I always try to answer all my kids’ questions with honesty so I said: ‘Yes sweetie, I will die one day because all people do.
“However, I always try to answer all my kids’ questions with honesty so I said: ‘Yes sweetie, I will die one day because all people do,” she says.
Death is immutable and yet, mortality is often the most avoided topic of conversations in homes. Perhaps because even the word is so inexorably linked to grief – something we all try to shield our young from. However, some experts call for the gentle introduction to the concept of death when a child is as young as three. “Starting at the age of three, when a child is normally more inquisitive about Nature, take opportunities to talk to children about dead flowers, trees, insects, or birds — it’s a way of teaching about death without the tragedy of personal loss. A child’s interest in and distant exposure to death may provide an opportunity to explain, for the first time, that all living things die and make room for new living things,” suggests Dr Haneen Jarrar, Child Psychologist at Dubai-based Cambridge Medical Centre.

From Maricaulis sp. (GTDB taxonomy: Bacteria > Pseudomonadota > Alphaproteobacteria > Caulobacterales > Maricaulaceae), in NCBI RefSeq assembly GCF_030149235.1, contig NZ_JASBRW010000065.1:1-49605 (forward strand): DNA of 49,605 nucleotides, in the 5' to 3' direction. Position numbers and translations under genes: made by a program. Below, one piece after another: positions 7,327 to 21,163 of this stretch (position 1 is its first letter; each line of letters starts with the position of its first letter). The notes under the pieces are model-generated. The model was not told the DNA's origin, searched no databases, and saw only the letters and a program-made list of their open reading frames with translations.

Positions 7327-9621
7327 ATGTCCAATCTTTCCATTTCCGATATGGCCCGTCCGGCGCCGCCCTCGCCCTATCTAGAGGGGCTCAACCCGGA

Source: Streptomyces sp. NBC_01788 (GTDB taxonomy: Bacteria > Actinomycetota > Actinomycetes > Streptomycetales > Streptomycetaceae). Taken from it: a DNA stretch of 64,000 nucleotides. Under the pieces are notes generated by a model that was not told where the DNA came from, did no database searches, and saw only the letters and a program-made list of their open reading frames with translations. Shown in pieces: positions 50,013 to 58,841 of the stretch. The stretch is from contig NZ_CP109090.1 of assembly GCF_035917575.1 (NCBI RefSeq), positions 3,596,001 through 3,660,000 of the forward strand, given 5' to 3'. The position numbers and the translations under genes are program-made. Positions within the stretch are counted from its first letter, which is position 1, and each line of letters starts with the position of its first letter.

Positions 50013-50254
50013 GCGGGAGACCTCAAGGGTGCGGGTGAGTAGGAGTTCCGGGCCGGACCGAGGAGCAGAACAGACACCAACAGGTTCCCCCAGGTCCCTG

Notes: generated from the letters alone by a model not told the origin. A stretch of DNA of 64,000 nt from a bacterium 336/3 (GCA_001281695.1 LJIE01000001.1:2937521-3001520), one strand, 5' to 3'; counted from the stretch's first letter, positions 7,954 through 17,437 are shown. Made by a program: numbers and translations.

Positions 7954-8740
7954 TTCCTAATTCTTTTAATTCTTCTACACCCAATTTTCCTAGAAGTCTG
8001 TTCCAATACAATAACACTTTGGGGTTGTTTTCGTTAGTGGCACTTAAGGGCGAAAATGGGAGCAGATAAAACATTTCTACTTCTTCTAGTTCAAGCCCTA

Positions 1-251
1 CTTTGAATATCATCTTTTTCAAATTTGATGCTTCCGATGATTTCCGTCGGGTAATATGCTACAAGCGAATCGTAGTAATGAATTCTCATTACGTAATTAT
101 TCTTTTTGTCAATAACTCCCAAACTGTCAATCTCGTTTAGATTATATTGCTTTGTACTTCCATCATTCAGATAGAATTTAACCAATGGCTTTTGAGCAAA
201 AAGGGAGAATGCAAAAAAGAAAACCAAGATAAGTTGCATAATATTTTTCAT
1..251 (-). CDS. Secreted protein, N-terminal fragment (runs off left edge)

Avoid terms such as "they are in a long sleep" or they "passed away", etc. This can create a fear of sleep, separation, etc.
Don’t sugar-coat concepts such as death, agree doctors, as this can lead to anxiety as well as confusion. Bene Katabua, Educational Psychologist at Intercare Health Center in Abu Dhabi, says: “At around the age of four and five, children start to have an understanding of the finality of death. They start to understand that death is not like a holiday or a long nap. Before that, they don't easily grasp that the person will not return and that they will never see them again. So with young children under four, you can explain mortality very simply. Avoid terms such as "they are in a long sleep" or they "passed away", etc. This can create a fear of sleep, separation, etc. At this age, they think in a very concrete way so it's best to explain that they will not see this person again, but we can hold onto special memories.”